Jorge Milanes Despaigne
My friend is right when she says that even in the most difficult moments of life, when sadness seems like it will dominate your spirit forever, there appears that instant of humor that allows you to measure your anguish.
It’s well known by us mortals who live on this island that our funeral services are becoming more problematic, and worse still if you attend a wake in the countryside.
There you can find, under the table on which the casket rests, a bucket full of ice to slow the deceased’s decomposition. This even cools off the grievers who come to assemble, adding to the air that fails to reach them from the sole fan in the chapel.
The gray boxes in which the deceased are buried are made so simply that on more than one occasion bereaved family members have seen their relative fall to the ground while being carried to the plot where their remains would rest for eternity.
Of course none of this triggers laughter; to the contrary, it contributes to increasing the pain we often endure.
At the death of the father of a friend of my friend, relatives who live in the other shore —unable to attend the funeral— ordered a wreath of flowers sent on behalf of the five siblings there.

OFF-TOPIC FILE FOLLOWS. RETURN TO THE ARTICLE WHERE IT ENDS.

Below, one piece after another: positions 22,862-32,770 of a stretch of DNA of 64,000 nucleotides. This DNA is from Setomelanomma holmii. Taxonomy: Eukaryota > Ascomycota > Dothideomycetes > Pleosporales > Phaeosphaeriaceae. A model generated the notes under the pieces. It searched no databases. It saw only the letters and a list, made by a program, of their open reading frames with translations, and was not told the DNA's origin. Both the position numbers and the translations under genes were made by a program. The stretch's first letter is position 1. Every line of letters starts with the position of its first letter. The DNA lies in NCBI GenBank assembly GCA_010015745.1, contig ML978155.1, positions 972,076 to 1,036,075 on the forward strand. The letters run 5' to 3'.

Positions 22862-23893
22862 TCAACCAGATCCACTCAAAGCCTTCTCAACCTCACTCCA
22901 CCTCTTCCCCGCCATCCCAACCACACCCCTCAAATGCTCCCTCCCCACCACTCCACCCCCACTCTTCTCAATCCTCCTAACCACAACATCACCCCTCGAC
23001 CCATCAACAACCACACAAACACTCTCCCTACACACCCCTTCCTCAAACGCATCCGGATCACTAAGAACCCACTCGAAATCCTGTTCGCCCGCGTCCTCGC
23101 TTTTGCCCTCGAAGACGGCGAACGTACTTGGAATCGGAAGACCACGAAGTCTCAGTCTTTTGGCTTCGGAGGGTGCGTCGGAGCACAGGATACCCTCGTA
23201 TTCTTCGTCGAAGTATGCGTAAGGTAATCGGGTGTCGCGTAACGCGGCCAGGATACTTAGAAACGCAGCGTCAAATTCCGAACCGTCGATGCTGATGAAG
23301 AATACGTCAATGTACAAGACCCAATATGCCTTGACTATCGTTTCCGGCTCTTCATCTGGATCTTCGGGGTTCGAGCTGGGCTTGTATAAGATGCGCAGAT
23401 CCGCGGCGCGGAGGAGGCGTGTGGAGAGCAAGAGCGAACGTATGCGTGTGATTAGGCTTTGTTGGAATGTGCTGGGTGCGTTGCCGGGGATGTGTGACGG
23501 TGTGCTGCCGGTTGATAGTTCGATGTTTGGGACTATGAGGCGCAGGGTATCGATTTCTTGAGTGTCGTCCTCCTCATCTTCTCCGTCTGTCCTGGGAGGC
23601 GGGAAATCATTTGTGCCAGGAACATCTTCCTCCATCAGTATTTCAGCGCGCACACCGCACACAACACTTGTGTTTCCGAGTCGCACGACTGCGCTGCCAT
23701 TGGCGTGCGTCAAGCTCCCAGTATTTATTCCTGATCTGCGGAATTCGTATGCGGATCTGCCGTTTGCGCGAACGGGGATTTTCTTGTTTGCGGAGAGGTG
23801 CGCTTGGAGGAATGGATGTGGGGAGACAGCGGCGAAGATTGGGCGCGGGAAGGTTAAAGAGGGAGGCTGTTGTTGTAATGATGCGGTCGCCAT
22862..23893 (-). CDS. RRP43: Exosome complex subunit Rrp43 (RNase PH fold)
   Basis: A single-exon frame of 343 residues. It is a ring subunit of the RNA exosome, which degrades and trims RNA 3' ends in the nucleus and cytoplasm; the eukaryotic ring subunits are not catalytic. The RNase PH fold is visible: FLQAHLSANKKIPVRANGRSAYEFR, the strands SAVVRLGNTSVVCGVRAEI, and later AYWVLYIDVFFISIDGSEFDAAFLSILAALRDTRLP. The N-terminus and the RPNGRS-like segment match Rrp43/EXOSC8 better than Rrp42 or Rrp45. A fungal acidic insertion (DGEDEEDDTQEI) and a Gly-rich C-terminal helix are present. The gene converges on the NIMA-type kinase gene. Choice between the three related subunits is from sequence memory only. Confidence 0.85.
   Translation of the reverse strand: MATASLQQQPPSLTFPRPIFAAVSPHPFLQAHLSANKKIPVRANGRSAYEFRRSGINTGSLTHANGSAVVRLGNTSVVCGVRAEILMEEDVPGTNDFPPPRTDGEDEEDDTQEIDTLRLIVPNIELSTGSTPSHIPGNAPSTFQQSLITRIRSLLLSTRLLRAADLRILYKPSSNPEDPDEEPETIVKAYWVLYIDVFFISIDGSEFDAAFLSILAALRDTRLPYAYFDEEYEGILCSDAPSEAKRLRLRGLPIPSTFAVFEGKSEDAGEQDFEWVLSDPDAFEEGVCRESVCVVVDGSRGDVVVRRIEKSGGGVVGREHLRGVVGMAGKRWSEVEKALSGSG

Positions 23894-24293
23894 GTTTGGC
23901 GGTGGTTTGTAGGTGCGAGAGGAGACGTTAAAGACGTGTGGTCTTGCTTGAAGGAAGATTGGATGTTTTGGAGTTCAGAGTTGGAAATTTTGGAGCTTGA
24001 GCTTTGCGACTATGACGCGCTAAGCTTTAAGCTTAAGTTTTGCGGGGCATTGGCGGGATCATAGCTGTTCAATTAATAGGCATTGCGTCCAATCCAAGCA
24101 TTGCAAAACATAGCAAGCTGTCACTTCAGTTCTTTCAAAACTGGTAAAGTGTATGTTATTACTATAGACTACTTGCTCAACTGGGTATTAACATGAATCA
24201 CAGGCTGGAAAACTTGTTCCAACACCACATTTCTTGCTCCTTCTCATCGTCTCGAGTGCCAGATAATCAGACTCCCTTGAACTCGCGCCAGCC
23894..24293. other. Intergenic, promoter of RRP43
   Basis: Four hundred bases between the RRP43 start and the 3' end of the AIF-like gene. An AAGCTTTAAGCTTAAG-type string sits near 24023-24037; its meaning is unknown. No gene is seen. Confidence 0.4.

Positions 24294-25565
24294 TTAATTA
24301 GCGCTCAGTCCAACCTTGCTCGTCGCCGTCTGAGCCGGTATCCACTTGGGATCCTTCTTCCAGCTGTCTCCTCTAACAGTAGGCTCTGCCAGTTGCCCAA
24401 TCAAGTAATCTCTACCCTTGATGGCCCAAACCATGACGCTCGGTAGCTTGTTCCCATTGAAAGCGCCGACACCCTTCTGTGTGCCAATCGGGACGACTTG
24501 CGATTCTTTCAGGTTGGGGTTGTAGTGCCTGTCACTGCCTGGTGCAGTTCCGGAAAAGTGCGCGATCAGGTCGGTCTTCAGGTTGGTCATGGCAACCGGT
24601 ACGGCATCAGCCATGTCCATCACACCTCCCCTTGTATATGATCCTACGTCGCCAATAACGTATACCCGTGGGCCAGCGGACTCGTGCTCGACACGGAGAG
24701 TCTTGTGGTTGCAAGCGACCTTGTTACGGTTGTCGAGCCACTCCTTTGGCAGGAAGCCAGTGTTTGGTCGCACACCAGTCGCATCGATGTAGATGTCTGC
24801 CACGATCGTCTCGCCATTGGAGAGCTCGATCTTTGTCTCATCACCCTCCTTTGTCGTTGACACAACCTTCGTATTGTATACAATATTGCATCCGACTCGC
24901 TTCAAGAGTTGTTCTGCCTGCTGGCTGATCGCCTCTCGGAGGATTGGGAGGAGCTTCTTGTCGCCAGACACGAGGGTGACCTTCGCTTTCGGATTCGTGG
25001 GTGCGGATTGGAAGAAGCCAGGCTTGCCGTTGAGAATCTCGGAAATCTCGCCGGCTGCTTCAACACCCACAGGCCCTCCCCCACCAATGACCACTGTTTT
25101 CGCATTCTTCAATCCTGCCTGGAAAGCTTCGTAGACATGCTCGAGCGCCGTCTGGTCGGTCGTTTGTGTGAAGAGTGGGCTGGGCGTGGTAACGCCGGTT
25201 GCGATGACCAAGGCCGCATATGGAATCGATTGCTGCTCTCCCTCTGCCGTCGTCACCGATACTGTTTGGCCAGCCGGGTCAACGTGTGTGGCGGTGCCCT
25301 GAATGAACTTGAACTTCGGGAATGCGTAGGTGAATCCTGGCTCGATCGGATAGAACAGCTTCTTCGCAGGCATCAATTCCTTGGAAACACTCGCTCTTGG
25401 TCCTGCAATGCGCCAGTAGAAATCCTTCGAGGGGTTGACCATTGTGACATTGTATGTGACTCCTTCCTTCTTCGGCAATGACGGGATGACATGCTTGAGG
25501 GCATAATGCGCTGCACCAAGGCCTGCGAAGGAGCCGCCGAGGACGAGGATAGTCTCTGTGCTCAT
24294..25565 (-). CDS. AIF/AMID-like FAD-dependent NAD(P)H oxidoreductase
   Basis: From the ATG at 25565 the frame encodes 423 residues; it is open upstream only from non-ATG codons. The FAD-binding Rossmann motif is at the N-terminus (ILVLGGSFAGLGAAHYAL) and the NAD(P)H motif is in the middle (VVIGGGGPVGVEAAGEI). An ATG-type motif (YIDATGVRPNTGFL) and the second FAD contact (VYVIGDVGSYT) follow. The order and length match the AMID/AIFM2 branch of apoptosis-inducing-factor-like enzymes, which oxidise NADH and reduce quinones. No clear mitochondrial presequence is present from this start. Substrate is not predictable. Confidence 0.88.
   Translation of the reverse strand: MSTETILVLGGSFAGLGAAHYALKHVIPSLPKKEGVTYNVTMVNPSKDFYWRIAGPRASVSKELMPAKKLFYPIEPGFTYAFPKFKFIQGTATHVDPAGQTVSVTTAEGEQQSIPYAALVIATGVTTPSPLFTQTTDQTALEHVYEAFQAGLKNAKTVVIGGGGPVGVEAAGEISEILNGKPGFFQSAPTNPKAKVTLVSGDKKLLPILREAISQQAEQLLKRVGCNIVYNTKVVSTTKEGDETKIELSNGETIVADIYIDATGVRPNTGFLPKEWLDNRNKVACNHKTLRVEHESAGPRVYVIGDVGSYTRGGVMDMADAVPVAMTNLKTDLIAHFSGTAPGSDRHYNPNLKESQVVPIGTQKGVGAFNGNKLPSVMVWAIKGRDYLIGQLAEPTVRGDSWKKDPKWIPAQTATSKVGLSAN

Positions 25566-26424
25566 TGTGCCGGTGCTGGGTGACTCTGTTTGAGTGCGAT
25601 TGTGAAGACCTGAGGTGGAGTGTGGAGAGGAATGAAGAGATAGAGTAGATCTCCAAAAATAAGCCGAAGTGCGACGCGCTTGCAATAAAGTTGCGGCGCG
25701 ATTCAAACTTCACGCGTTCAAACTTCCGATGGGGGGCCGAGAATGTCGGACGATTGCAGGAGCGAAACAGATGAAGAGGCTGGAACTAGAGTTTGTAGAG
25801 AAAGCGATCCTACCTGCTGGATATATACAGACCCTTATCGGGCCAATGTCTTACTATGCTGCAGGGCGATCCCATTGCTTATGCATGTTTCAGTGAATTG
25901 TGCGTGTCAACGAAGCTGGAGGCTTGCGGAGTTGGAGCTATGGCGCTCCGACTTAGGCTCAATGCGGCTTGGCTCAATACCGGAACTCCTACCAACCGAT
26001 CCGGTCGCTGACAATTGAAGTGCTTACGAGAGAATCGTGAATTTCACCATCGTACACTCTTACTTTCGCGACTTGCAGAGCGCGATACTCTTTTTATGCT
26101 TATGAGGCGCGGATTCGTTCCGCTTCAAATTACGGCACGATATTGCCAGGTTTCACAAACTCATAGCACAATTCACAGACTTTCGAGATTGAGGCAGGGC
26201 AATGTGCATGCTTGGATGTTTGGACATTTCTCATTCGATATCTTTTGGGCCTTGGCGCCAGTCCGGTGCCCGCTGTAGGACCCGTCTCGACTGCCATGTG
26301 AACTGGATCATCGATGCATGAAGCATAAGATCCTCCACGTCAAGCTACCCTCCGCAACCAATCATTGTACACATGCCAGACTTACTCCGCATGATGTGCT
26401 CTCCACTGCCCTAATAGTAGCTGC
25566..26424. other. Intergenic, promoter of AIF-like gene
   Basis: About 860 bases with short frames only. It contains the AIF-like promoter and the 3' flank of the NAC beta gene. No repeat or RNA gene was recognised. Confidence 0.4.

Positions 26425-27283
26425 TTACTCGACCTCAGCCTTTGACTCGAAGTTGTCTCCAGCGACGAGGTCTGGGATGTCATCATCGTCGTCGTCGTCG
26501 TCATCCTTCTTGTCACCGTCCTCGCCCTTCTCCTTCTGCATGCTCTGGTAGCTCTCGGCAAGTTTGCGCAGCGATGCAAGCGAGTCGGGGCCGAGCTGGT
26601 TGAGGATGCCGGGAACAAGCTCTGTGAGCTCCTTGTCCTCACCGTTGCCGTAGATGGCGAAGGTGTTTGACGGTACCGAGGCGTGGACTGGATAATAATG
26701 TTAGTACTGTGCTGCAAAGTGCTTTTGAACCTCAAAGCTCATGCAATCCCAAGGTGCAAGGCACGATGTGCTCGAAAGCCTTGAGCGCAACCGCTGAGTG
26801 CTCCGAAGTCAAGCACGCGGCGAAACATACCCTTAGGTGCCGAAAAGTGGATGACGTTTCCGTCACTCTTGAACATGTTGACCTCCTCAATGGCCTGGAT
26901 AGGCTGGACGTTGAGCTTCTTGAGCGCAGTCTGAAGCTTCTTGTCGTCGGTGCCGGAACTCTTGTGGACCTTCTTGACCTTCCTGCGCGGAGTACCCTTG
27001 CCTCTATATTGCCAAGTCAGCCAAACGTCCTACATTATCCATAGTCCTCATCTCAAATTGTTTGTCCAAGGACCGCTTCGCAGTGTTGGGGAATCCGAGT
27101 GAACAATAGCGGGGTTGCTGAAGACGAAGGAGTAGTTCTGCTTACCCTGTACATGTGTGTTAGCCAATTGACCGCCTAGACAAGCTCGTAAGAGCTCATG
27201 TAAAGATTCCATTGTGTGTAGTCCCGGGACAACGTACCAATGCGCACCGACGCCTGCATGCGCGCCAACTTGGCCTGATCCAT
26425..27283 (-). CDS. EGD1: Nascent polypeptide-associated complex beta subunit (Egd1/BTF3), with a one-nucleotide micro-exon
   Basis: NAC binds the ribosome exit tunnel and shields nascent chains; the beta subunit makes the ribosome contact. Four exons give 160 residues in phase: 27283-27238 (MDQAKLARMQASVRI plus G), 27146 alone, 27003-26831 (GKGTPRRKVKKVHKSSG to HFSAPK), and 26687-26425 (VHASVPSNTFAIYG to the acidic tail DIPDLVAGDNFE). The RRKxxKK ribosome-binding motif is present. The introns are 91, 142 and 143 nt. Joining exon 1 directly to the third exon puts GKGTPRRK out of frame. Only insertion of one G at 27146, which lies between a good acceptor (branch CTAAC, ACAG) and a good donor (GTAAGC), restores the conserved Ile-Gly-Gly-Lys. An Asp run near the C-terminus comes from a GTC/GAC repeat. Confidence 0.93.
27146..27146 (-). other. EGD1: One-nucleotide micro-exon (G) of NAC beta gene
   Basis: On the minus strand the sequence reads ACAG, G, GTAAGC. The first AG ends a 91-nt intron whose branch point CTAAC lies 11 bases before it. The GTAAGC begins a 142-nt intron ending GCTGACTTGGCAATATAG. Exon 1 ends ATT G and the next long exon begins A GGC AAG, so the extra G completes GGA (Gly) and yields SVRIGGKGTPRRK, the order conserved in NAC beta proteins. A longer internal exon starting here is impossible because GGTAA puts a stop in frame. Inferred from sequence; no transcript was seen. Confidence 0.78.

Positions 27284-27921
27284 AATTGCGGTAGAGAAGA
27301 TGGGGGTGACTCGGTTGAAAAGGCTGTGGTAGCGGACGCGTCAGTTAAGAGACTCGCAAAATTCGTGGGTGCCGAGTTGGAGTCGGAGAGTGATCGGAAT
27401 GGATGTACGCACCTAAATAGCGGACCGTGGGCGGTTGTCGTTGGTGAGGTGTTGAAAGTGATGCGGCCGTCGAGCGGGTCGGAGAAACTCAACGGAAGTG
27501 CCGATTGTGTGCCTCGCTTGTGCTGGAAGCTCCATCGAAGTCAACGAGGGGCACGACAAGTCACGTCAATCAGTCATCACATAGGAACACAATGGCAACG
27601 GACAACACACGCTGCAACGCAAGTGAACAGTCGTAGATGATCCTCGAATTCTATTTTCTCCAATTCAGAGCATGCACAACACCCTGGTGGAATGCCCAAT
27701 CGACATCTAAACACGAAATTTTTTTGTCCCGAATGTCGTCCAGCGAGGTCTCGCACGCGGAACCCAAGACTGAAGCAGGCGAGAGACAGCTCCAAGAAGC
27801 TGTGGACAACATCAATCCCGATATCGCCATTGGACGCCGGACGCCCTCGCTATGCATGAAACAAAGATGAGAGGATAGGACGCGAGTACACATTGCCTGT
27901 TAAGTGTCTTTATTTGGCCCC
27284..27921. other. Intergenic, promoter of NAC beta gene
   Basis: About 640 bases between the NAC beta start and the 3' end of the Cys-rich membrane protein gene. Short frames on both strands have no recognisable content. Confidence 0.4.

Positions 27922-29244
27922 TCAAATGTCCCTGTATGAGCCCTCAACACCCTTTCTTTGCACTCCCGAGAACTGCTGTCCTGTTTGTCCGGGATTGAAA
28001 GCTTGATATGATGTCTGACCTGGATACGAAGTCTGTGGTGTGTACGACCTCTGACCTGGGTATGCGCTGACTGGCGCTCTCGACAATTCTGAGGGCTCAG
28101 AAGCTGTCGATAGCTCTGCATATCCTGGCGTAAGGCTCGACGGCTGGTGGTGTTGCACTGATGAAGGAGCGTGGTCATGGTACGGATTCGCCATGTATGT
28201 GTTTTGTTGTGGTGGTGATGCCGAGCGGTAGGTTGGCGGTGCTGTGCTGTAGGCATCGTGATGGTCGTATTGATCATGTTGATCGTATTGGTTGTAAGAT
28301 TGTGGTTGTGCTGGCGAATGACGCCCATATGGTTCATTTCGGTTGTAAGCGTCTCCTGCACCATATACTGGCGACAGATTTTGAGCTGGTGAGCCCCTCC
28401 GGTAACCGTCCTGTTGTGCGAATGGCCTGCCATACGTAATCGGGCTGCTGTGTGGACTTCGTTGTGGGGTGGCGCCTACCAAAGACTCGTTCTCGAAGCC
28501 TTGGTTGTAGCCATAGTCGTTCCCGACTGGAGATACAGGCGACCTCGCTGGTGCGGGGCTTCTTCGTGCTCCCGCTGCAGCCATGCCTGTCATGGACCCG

You know how we usually economize words, and in a situation so delicate, the mourners went to the office where wreaths are sent and asked that it be delivered simply in the name of “The Five.”
All the wreaths sent out that day arrived on time, except one. When the man who had been responsible for this was approached by the family members, he responded to them —with the innocence of child— saying:
“Look, here’s the order, but there was one wreath I couldn’t finish because, of the names, I could only remember the name Ramon…”
Note: “The Five” is the way in Cuba that the Cuban Five —prisoners in the US for over 12 years— are referred to.